"Was There a Conspiracy to Assassinate President Kennedy?" The Warren Report Part 2 - JFK (1967)


The assassination of President John F. Kennedy on November 22, 1963 spawned numerous conspiracy theories. These theories allege the involvement of the CIA, the Mafia, Vice President Lyndon B. Johnson, Cuban Prime Minister Fidel Castro, the KGB, or some combination of these individuals and entities. The original FBI investigation and Warren Commission report, as well as an alleged "benign CIA cover-up", have led to the claim that the federal government deliberately covered up crucial information in the aftermath of the assassination. Former Los Angeles District Attorney Vincent Bugliosi estimated that a total of 42 groups, 82 assassins, and 214 people had been accused at one time or another in various conspiracy scenarios. In 1964, the Warren Commission concluded that Lee Harvey Oswald acted alone in assassinating Kennedy. In 1979, the United States House Select Committee on Assassinations (HSCA) concluded that Kennedy was probably assassinated in a conspiracy and that Oswald did not act alone. The HSCA concluded a second gunman also fired at Kennedy, based on acoustic evidence that was later discredited.

Conspiracy theorists consider four or five groups, alone or in combination, to be the primary suspects in the assassination of Kennedy: the CIA, the military-industrial complex, organized crime, the government of Cuba led by Fidel Castro, and Cuban exiles. Other domestic individuals, groups, or organizations implicated in various conspiracy theories include Lyndon Johnson, George H. W. Bush, Sam Giancana, Carlos Marcello, J. Edgar Hoover, Earl Warren, the Federal Bureau of Investigation, the United States Secret Service, the John Birch Society, and far-right wealthy Texans. Some other alleged foreign conspirators include the KGB and Nikita Khrushchev, Aristotle Onassis, the government of South Vietnam, and international drug lords, including a French heroin syndicate.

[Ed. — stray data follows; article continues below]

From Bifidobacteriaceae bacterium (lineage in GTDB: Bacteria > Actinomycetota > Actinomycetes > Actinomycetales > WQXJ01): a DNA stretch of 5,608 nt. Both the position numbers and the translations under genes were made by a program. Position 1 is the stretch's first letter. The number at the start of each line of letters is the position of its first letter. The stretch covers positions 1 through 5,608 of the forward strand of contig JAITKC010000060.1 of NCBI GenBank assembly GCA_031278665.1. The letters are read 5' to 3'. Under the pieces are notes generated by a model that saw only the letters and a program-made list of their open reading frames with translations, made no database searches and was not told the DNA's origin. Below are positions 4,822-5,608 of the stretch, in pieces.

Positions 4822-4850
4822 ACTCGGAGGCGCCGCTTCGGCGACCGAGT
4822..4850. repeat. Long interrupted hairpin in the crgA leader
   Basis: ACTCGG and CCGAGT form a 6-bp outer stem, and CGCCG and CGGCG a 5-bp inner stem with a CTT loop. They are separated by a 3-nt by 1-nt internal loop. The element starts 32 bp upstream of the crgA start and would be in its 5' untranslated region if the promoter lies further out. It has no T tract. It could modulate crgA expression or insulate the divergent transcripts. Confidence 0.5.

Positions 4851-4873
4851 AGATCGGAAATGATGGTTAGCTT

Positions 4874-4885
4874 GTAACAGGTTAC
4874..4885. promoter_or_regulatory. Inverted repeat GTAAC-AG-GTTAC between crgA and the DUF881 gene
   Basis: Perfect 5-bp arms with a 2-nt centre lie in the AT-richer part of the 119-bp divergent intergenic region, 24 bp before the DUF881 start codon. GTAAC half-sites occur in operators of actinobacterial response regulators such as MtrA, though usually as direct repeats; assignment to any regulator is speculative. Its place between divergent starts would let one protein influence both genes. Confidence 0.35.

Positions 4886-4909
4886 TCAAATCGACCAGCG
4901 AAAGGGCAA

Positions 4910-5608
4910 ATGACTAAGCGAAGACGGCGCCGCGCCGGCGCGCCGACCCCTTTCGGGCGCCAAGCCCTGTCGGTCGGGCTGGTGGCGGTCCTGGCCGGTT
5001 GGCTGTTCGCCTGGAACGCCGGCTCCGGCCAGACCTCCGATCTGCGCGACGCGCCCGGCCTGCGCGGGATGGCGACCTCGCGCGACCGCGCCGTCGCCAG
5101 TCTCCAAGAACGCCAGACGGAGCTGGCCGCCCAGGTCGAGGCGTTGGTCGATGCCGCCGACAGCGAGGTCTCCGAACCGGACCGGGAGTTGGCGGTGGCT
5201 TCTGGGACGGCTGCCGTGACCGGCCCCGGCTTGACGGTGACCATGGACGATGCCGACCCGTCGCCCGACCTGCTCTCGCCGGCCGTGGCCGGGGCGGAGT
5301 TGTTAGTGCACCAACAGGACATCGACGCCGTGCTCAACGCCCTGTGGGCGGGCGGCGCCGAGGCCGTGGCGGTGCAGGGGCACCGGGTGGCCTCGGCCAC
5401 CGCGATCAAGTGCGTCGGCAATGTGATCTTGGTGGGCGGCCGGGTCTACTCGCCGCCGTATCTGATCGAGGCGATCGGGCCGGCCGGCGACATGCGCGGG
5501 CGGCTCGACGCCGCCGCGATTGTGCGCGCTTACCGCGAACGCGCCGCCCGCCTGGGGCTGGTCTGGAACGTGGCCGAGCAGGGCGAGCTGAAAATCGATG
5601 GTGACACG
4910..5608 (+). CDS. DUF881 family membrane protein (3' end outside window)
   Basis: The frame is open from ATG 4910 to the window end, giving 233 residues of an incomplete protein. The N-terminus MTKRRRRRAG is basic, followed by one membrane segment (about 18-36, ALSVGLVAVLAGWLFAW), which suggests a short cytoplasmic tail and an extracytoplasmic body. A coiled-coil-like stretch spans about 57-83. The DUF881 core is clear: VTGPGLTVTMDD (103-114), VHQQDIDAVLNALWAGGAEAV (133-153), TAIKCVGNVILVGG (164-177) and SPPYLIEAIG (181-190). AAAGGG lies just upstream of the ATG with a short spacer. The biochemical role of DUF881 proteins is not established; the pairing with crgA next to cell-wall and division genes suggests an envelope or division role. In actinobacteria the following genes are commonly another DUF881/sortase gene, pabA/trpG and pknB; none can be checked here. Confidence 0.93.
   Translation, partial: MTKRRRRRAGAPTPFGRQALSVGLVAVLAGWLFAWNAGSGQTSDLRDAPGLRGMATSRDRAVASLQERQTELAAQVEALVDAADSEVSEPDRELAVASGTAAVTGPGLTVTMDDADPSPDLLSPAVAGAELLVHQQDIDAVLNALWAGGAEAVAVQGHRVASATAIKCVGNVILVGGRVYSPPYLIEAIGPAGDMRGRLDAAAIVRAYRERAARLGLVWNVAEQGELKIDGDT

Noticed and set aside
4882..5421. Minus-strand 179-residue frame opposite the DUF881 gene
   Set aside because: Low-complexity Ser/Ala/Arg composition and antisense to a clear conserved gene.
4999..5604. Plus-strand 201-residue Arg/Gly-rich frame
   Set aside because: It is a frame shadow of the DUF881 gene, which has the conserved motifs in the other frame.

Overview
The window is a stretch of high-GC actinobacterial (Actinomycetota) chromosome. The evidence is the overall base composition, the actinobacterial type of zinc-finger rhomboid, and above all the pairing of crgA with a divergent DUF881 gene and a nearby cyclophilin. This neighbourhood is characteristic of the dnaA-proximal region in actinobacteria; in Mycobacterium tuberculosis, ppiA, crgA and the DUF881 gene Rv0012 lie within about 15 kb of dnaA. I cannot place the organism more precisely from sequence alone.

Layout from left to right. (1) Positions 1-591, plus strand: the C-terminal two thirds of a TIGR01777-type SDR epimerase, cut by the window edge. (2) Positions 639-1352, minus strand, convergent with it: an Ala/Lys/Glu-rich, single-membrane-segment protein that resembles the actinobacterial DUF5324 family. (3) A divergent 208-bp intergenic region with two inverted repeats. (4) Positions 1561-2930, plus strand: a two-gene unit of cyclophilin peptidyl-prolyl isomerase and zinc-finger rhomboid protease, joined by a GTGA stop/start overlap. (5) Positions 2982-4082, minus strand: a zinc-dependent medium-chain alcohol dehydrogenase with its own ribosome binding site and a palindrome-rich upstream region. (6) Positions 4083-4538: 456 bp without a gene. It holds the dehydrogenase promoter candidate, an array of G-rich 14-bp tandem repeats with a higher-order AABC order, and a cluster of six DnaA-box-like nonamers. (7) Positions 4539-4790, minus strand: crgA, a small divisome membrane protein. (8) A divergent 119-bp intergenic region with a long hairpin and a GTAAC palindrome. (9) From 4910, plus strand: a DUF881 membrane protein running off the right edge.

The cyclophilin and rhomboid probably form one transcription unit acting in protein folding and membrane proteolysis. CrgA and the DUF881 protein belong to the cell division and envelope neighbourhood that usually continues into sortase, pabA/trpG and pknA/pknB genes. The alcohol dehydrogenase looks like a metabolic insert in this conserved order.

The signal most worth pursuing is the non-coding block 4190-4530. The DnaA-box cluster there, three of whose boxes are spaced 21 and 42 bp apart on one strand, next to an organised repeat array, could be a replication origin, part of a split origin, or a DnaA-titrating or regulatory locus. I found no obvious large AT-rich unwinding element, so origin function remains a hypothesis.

Addressing speculation that Oswald was a CIA agent or had some relationship with the Agency, the Warren Commission stated in 1964 that their investigation "revealed no evidence that Oswald was ever employed [by the] CIA in any capacity."[361] The House Select Committee on Assassinations reported similarly in 1979 that "there was no indication in Oswald's CIA file that he had ever had contact with the Agency" and concluded that the CIA was not involved in the assassination of Kennedy.[362]Gaeton Fonzi, an investigator for the House Select Committee on Assassinations, wrote that investigators were pressured not to look into the relationship between Lee Harvey Oswald and the CIA. He stated that CIA agent David Atlee Phillips, using the pseudonym "Maurice Bishop", was involved with Oswald prior to the Kennedy assassination in connection with anti-Castro Cuban groups.[363]In 1995, former U.S. Army Intelligence officer and National Security Agency executive assistant John M. Newman published evidence that both the CIA and FBI deliberately tampered with their files on Lee Harvey Oswald both before and after the assassination. Furthermore, he found that both agencies withheld information that might have alerted authorities in Dallas that Oswald posed a potential threat to the President. Subsequently, Newman expressed the belief that CIA chief of counter-intelligence James Angleton was probably the key figure in the assassination. According to Newman, only Angleton "had the access, the authority, and the diabolically ingenious mind to manage this sophisticated plot." However, Newman surmised that the cover operation was not under James Angleton, but under Allen Dulles (the former CIA director, and later Warren Commission member, who had been dismissed by Kennedy after the failed Bay of Pigs invasion).[364]In 1977, the FBI released 40,000 files pertaining to the assassination of Kennedy, including an April 3, 1967, memorandum from Deputy Director Cartha DeLoach to Associate Director Clyde Tolson that was written less than a month after President Johnson learned from J. Edgar Hoover about CIA plots to kill Fidel Castro.[365][366] The memorandum reads: "Marvin Watson [adviser to President Johnson] called me late last night and stated that the president had told him, in an off moment, that he was now convinced that there was a plot in connection with the [JFK] assassination. Watson stated the president felt that [the] CIA had had something to do with plot."[365][367][368][369][370] Later, Cartha DeLoach testified to the Church Committee that he "felt this to be sheer speculation".[371]

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